On the HS side I used two different models of FTDI-based USB/Serial. Given it worked with Prolific and multiple FTDI I do not think the EB32 is very sensitive to the serial interface quality. In the end I used a Lantronix EPS1 (IP/Serial) adapter on the HS side so I could relocate the receiving EB32 to a higher location that had better reception. mcsMQTT was updated to receive Serial from either IP/Serial or COM sources.

    The Odroid C1 and EB32 were mounted in a repurposed Costco Chocolate Raisin container shown below. An angle grinder was used to slice slots in the lower side for ventilation. These are not visible in figure as they are located at the bottom so that they would not be affected by rain. A drill was used to penetrate the bottom for antenna and power cable penetration. A scrap wood bock was used to provide a physical barrio between EB32 and C1. A screw was use in the center of the lid to mount to a tree near the power source. It was snug but still allowed the lid to spin to engage the remainder of the container.

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    Within the Odroid C1 are three packages. Zigbee2MQTT interfaces the CC2531 and delivers the changes of the mailbox sensor via MQTT. Mosquitto was installed as the MQTT broker. This was not the original choice, but became the most convenient as Mosquitto was an easy install option via DietPi. A .NET application was developed (LORA.exe) to subscribe to MQTT topics delivered by Zigbee2MQTT and convert the message to Serial for communication via LoRa.

    There were various issues on the initial installation so diagnostics were added to LORA.exe to help understand the issues that existed. A heartbeat was added to confirm the integrity of the LoRa link. Two-way communication via LoRa was not introduced as this added another potential failure mode and I did not feel there was sufficient benefit. I also had only 100 mw at the HS side of the LoRa communication so a lack of connection could easily be attributed to a weak transmit signal.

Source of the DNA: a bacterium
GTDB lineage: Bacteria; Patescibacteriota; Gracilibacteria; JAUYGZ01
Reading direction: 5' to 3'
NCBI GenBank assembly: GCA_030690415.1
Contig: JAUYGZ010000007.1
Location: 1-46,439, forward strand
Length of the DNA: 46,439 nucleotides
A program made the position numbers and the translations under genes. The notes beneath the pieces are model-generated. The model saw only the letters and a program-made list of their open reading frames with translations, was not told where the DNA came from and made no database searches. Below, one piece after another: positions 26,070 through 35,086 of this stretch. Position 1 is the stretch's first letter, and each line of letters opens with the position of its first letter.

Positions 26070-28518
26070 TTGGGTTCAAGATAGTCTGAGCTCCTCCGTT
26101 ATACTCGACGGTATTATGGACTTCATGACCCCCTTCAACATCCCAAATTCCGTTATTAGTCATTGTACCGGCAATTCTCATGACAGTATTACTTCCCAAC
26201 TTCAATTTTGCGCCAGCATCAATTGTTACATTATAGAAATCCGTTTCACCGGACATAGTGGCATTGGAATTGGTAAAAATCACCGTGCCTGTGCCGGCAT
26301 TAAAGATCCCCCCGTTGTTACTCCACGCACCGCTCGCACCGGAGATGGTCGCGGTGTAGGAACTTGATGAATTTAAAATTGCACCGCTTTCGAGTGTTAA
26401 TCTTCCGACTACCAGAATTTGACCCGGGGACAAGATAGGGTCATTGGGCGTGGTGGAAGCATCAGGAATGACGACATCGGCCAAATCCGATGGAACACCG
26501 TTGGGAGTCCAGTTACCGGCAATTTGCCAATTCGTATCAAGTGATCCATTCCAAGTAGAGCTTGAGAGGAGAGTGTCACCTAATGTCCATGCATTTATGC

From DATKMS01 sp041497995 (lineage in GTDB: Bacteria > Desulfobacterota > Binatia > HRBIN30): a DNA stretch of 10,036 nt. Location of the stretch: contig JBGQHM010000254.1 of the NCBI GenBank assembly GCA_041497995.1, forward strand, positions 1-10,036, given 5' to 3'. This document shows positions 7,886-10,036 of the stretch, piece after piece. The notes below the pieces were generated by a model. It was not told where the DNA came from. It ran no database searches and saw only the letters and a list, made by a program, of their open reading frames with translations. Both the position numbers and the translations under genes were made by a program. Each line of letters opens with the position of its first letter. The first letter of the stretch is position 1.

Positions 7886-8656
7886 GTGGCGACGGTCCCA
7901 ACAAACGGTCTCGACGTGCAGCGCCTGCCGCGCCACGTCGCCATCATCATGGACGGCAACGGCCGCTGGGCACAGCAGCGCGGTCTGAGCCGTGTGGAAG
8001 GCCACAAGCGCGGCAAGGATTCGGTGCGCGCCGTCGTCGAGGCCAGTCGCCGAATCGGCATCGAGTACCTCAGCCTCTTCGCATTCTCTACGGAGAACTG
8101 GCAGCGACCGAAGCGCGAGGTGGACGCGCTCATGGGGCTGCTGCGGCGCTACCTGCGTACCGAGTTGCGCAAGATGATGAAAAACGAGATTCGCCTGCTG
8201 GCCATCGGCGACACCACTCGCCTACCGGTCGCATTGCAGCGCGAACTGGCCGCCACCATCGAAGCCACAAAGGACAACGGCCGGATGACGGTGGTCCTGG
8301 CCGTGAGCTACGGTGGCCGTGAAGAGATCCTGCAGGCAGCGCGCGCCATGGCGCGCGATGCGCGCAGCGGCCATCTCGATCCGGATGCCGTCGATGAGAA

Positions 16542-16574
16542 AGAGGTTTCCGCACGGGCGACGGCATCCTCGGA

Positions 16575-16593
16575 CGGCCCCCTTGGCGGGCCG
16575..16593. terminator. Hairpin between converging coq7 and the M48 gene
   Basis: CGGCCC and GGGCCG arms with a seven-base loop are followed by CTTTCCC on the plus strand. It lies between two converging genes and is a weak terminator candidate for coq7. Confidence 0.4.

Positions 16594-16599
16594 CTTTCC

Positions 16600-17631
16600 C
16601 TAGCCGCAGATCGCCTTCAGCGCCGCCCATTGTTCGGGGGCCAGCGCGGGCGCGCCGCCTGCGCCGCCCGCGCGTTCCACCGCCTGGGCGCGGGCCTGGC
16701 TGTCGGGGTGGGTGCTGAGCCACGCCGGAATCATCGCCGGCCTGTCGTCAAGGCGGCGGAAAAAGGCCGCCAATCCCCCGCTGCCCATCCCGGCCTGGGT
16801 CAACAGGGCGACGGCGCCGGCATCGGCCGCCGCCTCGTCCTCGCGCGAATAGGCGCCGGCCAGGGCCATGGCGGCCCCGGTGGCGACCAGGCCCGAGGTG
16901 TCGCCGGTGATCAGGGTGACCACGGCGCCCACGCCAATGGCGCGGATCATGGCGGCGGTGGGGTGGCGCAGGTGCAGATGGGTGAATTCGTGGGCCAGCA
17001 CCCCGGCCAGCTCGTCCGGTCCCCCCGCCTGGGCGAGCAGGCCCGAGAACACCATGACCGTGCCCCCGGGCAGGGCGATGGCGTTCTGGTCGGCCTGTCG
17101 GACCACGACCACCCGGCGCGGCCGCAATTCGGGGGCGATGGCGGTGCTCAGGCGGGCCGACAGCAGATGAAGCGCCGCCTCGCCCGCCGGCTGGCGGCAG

LoRa.exe communicates using JSON payload. Screenshot below provides a snapshot that encompasses a period of time that includes multiple open/close of the mailbox lid and the heartbeat that is used to confirm the mailbox monitoring is occurring.

    The serial communication is encoded with “T” to be the topic which is always “Mail”. The payload is “P” with keys of “hb” for periodic heartbeat and “door” and “link” for the open/close position of the mailbox lid and the zigbee link quality between the sensor and the CC2531. A link of over 100 is reported when the two units are next to each other. In this case the two had a separate of about 50 ft.

    After this screenshot the battery status was also added. Typical of zigbee devices I expect long life of the battery. It is replaceable coin-like cell.

    LoRa is a low bandwidth technology. LORA.exe assured the bandwidth was not exceeded by shorthand notation of the message payload and limiting messages to a rate of one per two seconds. A standard LoRa Ebyte message can be no more than 56 characters.

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    With HS an event is setup to illuminate the Mail LED on the notification sign when mcsMQTT provides the status indication that the Mail door is at 0 (open) state. This LED remains illuminated until the IR remote is used to change the LED color from red to blue on the sign. The notification sign is described in Section 17.10 of the mcsMQTT manual.

    The HS setup of the device for mail status and reporting to illuminate the Notification frame is shown below. The status values are the LED RGB hex values that control the Notification frame. Blue indicates normal. Red indicates mailbox opened. Yellow indicates that the heartbeat has been lost.